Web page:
It was a tender moment, Josh Smith draping an arm around the massive shoulders of Dwight Howard last spring as the players spoke with the media before the Houston Rockets opened the Western Conference semifinals against the Clippers.
They were childhood friends and travel-ball teammates growing up in Atlanta whose bond seemed as though it might be strengthened this summer when Smith became a free agent and the Rockets could offer him more money than other suitors.
Then Smith’s phone rang when free agency started. It was the Clippers.
“They were the first people to call when free agency hit,” Smith said Monday during training camp at UC Irvine, “so that sticks with a player, having genuine feelings on who wants you as a player, and that’s what you want, especially at this stage of your career.”
Clippers Coach Doc Rivers said he eventually assumed he wasn’t going to be able to land the 11-year veteran as free agency stretched into mid-July, but General Manager Dave Wohl kept calling every day until Smith signed a veteran’s minimum contract.
Now Smith has embraced a new set of teammates, including longtime pal Jamal Crawford, who played alongside Smith for two seasons with the Atlanta Hawks. Center Cole Aldrich gave Smith’s son a piggyback ride and had him wave from the back of the media horde at the team’s practice facility during media day.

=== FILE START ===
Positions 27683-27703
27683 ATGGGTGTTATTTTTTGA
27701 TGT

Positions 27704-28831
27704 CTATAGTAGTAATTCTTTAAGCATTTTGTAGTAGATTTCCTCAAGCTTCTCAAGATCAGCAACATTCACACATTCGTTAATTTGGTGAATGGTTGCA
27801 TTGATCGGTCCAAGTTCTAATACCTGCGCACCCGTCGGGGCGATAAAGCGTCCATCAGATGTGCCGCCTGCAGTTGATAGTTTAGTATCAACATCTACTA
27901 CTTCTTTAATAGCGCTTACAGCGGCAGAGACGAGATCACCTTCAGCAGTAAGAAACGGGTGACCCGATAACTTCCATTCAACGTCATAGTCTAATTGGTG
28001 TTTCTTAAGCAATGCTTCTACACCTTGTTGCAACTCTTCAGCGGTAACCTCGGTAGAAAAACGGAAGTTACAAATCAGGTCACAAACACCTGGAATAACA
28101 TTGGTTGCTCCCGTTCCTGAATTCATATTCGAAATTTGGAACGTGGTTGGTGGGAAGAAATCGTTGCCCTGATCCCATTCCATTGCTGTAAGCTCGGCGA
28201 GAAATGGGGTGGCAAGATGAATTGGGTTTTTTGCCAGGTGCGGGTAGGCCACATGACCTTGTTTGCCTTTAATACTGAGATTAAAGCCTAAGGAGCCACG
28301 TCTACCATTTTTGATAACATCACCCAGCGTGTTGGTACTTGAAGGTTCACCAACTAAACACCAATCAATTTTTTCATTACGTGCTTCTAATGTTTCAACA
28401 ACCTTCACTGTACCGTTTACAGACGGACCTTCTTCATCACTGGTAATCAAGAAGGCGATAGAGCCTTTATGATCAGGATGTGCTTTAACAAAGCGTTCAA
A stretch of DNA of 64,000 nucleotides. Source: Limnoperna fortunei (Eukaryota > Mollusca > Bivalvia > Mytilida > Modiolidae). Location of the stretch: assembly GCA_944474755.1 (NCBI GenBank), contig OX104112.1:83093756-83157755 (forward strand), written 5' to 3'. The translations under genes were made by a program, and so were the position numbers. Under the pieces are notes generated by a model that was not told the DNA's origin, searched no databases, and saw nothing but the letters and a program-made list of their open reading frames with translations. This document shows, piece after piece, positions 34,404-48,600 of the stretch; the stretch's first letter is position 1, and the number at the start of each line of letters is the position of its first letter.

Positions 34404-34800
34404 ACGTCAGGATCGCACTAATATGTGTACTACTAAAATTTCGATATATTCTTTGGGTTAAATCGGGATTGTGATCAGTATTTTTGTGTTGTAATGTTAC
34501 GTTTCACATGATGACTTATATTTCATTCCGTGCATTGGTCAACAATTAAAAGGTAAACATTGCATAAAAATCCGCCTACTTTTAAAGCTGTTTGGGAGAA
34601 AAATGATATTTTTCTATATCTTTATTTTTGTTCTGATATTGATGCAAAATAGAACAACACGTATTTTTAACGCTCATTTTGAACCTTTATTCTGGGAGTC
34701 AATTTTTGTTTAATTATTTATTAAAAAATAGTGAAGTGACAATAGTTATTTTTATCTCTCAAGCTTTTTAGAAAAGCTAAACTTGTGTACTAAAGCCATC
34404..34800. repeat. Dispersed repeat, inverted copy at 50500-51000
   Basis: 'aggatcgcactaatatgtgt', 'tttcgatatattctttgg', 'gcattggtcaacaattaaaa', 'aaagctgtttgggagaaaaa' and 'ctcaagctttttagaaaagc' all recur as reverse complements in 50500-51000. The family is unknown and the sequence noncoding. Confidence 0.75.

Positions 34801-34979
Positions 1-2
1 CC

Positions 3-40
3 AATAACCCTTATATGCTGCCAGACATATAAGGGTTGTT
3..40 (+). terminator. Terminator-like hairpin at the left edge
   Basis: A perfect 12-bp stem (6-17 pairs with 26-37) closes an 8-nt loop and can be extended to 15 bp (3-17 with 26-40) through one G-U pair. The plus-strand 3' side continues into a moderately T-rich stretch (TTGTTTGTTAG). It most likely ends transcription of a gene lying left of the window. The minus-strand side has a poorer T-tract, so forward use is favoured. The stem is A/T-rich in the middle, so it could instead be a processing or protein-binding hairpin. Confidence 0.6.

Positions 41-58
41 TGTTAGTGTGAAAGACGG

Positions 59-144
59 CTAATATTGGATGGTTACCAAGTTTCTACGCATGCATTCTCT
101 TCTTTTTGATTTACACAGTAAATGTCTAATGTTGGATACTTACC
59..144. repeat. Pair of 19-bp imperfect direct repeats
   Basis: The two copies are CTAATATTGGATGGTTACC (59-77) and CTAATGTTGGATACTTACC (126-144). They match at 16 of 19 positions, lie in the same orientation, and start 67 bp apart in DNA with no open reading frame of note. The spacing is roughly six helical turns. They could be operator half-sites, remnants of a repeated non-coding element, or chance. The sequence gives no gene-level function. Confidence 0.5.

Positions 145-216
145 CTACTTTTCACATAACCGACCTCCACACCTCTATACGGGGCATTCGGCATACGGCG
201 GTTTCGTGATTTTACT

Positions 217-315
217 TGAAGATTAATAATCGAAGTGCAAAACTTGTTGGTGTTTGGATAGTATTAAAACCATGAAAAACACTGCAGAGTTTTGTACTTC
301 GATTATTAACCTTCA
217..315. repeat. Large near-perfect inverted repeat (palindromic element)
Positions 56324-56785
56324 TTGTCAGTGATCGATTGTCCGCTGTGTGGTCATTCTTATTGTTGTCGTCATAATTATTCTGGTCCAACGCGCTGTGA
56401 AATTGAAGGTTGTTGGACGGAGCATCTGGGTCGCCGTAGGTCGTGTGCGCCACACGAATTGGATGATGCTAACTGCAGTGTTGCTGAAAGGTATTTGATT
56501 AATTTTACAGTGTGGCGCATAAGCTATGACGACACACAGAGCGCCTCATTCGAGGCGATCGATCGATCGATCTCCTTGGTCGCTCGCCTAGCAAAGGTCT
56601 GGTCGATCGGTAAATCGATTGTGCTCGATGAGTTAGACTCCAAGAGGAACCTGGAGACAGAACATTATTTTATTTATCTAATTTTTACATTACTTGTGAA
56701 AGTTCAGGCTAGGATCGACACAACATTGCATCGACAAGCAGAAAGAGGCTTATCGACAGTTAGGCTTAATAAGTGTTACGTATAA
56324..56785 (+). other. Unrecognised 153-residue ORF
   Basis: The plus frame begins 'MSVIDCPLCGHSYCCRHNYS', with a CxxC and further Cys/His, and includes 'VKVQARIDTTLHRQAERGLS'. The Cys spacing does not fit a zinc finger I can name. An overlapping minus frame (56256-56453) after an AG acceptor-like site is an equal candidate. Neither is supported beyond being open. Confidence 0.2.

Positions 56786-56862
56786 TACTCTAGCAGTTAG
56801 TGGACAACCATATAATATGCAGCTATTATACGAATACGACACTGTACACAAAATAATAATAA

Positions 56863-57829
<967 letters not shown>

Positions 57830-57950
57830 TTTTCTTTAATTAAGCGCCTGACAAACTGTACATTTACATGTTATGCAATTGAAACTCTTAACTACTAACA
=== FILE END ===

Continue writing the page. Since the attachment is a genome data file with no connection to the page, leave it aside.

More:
The 6-foot-9 Smith has played a lot of center in scrimmages as part of the Clippers’ small-ball second unit also consisting of Crawford, Austin Rivers, Lance Stephenson and Paul Pierce. The early returns have been universally positive.
“We’re just running and I feel like nobody can guard us because the floor’s so open,” Stephenson said.
Said Smith: “I kind of feel like our only problem is over-passing because we have so much talent.”
Smith, who turns 30 in December, will also back up Blake Griffin at power forward. Smith said he has been encouraged by the team’s businesslike approach — “There’s no airspace for any B.S.,” he said — and dedication toward fulfilling the championship vision that team owner Steve Ballmer shared during a recent dinner with players.
“Everybody always wants to be first,” Smith said, “but it’s all about being the last team standing. That really stuck with me and I feel like if everybody has that mentality we can do some special things this year.”
Stephenson on the Clippers’ level of talent: “Even when we play in scrimmages, it feels like an All-Star game to me.” … Rivers said Stephenson would begin participating in full practices Tuesday after being held out of some drills because of lingering effects from a groin injury. … Asked if anything caught his attention among the returning players, Rivers cited DeAndre Jordan’s passing and said, “Austin is playing more like the playoffs all the time now” because of increased confidence.